Yesterday, the U.S. Department of Education announced that the Biden administration will not lift the federal requirement that public elementary and secondary schools administer state standardized tests this year. Well, sort of: The feds will allow numerous changes to how tests are given from previous years – they can be shorter, administered remotely, and states can apply for waivers from federal accountability measures, including for the share of students tested. So states will still have to test, but the conditions will be very different from previous years. (Note that last year the Trump administration waived all testing requirements.)
What good is this going to do?
For establishing trends, these tests will be largely useless. Unless the testing conditions are the same as in past years – which they clearly are not – we will not be able to tell the extent to which the results reflect changes in learning versus changes in the testing itself.
What about telling educators where their students stand as a result of COVID-19 disruptions? In this regard the testing might help, but if many students do not take the tests, or they do so in unprecedented remote conditions, again, what can be concluded about their learning versus the changing testing situation? Indeed, such tests might understate learning loss – what we are most worried about – by being easier than in the past.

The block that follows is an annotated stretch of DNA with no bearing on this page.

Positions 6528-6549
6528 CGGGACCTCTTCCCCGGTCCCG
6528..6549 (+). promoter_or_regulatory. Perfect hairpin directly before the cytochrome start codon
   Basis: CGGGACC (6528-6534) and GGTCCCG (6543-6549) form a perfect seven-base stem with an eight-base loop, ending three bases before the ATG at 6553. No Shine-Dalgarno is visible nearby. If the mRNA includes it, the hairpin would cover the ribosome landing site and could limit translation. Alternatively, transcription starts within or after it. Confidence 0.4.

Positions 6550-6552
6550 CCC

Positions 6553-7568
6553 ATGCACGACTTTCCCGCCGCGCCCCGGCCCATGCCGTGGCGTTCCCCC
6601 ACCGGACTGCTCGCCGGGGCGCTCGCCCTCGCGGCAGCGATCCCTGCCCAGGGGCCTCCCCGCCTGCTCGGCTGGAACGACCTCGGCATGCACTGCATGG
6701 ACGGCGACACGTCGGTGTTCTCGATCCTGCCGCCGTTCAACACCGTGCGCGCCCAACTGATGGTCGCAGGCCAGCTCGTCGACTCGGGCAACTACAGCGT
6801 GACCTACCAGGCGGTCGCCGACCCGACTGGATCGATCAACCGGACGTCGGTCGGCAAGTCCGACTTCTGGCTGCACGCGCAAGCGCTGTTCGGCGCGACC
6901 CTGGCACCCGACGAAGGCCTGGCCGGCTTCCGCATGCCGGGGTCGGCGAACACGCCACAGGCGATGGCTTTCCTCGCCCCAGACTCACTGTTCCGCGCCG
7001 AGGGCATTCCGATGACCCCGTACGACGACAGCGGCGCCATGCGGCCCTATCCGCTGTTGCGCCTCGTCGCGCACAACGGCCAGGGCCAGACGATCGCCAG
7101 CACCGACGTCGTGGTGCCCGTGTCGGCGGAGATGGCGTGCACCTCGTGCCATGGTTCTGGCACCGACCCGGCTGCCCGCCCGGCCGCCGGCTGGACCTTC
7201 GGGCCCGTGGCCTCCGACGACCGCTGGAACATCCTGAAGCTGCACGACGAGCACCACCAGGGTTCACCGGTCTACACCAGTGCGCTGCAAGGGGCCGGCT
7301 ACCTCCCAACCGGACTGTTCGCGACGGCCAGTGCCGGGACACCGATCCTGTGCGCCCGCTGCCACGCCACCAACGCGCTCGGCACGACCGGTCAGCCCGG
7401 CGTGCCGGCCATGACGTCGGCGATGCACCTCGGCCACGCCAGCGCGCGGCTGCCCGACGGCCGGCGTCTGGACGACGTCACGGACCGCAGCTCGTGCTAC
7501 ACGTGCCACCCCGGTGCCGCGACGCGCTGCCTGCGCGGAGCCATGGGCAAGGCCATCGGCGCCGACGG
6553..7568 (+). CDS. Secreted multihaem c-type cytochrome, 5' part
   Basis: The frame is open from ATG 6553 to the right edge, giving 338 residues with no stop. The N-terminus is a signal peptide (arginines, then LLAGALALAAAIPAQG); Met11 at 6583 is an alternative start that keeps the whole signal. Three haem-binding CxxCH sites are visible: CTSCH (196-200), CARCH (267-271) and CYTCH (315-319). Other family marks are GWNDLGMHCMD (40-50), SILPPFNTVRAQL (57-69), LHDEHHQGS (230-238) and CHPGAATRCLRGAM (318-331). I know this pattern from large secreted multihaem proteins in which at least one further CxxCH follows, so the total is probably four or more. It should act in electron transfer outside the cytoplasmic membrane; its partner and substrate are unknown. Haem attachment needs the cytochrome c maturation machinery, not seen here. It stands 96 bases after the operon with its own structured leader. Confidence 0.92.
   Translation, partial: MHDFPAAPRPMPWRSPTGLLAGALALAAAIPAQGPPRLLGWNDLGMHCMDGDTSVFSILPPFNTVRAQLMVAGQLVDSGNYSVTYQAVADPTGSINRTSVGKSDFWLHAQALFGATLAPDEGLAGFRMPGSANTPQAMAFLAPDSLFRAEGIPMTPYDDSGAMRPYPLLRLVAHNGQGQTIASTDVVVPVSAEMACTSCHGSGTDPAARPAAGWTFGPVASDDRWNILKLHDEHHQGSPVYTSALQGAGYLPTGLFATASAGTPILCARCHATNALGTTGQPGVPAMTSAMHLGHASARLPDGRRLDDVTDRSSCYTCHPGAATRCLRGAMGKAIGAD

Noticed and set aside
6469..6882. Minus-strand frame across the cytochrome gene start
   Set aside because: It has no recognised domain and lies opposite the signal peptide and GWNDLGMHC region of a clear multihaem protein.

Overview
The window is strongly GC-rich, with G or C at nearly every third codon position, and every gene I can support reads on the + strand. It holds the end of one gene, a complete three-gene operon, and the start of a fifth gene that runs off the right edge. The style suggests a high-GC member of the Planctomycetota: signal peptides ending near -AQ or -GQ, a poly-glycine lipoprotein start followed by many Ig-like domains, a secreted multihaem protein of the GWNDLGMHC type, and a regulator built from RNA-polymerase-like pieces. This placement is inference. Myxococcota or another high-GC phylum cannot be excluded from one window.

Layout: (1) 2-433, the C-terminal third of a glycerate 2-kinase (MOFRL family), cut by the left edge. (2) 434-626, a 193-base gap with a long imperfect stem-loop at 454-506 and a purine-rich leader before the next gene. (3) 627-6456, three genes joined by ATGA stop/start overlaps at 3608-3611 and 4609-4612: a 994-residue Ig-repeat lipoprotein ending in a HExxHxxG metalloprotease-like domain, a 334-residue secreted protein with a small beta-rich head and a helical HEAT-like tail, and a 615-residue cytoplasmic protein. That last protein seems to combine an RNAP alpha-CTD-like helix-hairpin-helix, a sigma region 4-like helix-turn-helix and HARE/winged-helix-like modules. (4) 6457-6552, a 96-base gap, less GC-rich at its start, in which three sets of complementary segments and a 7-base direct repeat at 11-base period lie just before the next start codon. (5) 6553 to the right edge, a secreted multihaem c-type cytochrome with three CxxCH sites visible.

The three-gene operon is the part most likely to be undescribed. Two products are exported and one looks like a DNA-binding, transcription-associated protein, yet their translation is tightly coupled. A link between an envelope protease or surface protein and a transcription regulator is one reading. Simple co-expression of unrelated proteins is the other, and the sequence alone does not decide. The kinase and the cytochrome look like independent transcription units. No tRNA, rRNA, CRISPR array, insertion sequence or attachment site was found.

Ironically, the federal mandate for uniform, high‐stakes testing – testing with concrete ramifications for schools – may have kneecapped the ability of tests to give us reliable information when we experience major disruptions, the times we arguably need good diagnostic data the most. Because it makes little sense to punish schools when the thing hurting achievement is outside of the schools, we drop the stakes and loosen conditions, and hence fundamentally change the testing so that results are unmoored from the past.
As my co‐authors and I argue in our recent paper Rightsizing Fed Ed, the federal government should ultimately end its testing mandate. But that would be a big change. More politically feasible in the short‐term would be to loosen the mandates, returning power to states and districts. Perhaps a good thing to do as soon as possible, which we did not specifically recommend, would be to end all stakes for such tests, so that when the going in the country gets tough, we can still get reasonably comparable results from year to year.